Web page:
Some older finds (Part 2).

A Coleman 631 cooler found in a Burlington online auction.


Here’s another find from about a year ago.

This was from another online auction site, one that I have a love/hate relationship with.  The proprietor of the site is, in my opinion, a bit of a jerk.  His auctions tend to have some nicer items, but he only takes 1-3 photos of each item and descriptions are non-existent.  I’ve also had some difficulties with picking up items from him in the past – showing up an hour before the pickup window ends and he’s already packing up.

Anyway, enough griping.  Here’s a cooler I found in an auction.

Coleman 631 cooler, the original cooler that Coleman offered for sale!  Like the Pleasure Chest, this is a galvanized metal cooler, with a nice green hammertone paint on it.  This one even came with the original cardboard box and instruction manual!

Here’s photos from the auction:


It was clear it had been sitting for a long time, but it looked pretty good.  It even has the original Coleman-branded church key on the inside of the lid (the Pleasure Chest has an opener integrated into the side where the handle connects to the cooler).

Once again, this one needed a good thorough cleaning, but it turned out pretty good.  A coat of wax really helps the paint to pop, and some metal polish has made the closing mechanism look fantastic!


Both this guy and the Pleasure Chest get used regularly – for any parties we host, or where we’re invited to someone’s backyard.  They’re great conversation pieces, and truth be told, while they weigh a ton when loaded up (or really, even when empty), they are worth it!

This one holds about 16 bottles of beer, but it usually gets loaded with cans of non-alcoholic beverages for the kids who can’t drink yet.  Anyway – like most of the items from this time frame, they’re built to last and are still working!

What’d it cost: About $60 and a drive to Burlington.

What’d it take: About an hour of cleaning, waxing, and polishing.

What’s it doing now: Used for events where we need to BYOB.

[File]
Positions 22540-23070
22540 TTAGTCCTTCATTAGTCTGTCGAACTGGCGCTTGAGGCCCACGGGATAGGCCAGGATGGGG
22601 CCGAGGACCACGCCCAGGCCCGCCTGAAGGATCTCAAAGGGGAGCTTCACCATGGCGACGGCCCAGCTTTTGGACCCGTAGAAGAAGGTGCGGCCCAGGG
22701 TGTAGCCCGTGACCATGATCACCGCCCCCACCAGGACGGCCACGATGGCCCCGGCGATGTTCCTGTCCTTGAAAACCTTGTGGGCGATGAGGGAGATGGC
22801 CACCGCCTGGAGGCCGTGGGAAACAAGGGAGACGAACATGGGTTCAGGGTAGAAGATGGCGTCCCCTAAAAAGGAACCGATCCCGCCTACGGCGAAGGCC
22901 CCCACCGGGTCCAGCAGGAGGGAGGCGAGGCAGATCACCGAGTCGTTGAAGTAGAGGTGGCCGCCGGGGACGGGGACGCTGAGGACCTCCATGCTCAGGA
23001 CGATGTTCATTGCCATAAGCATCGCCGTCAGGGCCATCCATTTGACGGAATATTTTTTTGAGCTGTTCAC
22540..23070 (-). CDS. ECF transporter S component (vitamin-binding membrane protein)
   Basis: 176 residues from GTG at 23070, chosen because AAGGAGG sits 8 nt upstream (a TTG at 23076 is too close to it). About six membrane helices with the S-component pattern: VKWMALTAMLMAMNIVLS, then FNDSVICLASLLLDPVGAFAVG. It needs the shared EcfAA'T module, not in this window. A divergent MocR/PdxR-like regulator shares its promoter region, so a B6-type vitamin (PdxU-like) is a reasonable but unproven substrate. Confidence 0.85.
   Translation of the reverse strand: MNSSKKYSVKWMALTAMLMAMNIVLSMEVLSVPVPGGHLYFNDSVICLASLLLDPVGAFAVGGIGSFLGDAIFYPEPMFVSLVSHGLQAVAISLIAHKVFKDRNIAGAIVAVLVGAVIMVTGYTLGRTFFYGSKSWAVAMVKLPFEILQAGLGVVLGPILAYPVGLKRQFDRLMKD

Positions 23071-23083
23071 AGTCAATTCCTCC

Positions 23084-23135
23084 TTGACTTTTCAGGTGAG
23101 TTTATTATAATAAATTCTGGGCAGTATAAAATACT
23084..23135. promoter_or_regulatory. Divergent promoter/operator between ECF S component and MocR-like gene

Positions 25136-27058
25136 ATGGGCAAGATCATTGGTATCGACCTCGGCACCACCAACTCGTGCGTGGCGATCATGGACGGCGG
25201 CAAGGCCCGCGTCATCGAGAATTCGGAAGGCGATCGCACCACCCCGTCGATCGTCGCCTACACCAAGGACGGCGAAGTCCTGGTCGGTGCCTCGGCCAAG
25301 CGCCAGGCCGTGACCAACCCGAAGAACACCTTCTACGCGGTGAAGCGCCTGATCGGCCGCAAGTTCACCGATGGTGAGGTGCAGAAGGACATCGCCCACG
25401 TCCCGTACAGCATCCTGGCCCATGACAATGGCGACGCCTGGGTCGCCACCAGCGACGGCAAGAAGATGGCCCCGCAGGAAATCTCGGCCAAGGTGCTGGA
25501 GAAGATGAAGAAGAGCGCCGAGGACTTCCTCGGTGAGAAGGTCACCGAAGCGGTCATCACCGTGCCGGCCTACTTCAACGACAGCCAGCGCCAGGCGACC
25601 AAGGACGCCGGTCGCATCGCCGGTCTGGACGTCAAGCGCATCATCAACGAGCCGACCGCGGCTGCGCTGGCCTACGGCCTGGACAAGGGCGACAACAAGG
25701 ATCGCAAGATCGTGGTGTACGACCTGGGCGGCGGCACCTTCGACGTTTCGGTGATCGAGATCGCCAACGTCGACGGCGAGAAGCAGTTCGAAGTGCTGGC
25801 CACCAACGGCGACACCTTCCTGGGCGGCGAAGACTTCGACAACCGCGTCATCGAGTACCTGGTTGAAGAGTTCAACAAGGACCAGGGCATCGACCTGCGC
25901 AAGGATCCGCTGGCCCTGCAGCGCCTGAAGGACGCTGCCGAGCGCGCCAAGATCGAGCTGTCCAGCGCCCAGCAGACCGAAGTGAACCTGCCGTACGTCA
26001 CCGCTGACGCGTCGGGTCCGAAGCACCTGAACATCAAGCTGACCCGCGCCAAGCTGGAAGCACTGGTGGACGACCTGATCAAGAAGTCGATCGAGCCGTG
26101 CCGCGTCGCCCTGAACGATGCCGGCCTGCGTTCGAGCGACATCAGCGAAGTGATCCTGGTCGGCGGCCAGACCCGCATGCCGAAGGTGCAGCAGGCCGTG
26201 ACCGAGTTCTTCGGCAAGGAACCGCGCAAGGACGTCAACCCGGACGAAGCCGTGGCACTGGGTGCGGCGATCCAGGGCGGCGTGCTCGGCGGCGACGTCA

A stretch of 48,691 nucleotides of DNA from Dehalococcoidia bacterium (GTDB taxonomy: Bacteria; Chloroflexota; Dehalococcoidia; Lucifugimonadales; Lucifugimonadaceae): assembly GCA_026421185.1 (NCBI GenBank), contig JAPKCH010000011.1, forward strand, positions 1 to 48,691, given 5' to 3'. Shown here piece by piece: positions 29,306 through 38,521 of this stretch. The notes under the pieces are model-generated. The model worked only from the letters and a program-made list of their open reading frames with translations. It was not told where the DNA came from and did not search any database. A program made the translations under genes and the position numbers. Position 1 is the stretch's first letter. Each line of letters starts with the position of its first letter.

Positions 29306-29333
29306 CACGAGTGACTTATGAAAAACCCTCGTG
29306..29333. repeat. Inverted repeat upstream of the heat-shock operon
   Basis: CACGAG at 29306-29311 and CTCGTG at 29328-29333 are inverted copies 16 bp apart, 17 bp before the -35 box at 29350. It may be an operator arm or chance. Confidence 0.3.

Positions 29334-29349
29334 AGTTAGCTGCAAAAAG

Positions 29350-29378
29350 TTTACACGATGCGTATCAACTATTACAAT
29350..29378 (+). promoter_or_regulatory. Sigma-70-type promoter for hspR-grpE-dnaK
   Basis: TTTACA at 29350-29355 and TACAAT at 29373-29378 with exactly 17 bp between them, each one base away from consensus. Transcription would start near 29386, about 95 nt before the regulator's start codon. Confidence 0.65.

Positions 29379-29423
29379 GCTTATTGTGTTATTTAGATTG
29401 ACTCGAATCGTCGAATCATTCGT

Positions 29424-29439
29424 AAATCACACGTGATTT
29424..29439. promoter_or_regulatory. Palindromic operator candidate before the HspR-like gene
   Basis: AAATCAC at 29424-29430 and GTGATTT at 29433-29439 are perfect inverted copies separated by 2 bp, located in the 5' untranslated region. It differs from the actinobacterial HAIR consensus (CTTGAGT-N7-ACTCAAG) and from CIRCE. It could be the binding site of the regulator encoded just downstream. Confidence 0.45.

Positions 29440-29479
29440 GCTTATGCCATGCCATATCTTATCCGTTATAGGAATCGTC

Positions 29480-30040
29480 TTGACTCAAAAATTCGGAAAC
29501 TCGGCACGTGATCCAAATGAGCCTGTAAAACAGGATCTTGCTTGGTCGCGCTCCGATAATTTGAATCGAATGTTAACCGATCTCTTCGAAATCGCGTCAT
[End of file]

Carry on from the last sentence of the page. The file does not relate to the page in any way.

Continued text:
~ Ryan

Some older finds (Part 1)

My first find in an online estate sale auction!

Here’s some items I’ve found in the past.

First, some background.

A couple of years ago my wife was watching the local morning news and saw a spot on local businesses.  A new(ish) online auction site was on and so we checked it out.  It was something new to us, and kind of neat.  Similar to eBay, you bid online, but the nice part was that it has something called a soft close – when you are outbid in the last few minutes of an auction, the end time of the auction is extended by 3-5 minutes, so that you can’t get sniped like on eBay.  Anyway, here’s some of my older finds from the past couple of years.

First up: the Pleasure Chest.

I love the name of this 1950s-1960s cooler.  It is clearly playing on the double-entendre of the phrase, as well as on the colour schemes that were popular at the time (this came in a red with white text like a Coca-Cola cooler, this one is green with white text, similar to a 7-Up cooler of the same vintage).

Here’s what it looked like from the pictures in the auction:

pleasure chest original

It came with the blue kerosene can behind it, ad well as a cheap volleyball net and an old stationary bike.  I wasn’t sure what I was going to get but I figured I’d try.

Once home, I found that it looked like it had been rarely used.  It was covered in grime and dust, but the paint was clean, and the whole thing was rust free!  The only thing that wasn’t perfect was that it was leaking from the drain spigot.  I fixed that up by running a thin bead of waterproof caulking around the inside of the drain.  Problem solved!  Next up: A thorough cleaning and a coat of wax, and it turned out pretty good.  It keeps drinks cold, holds 20 bottles of beer plus ice:


The Coleman cooler on the other side is the original Coleman cooler, a model 631.  More on that in the next post…

What’d it cost: $18 and a drive to Oakville.

What’d it take: About 2 hours of cleaning, waxing, and polishing.

What’s it doing now: Used for events where we need to BYOB.

~ Ryan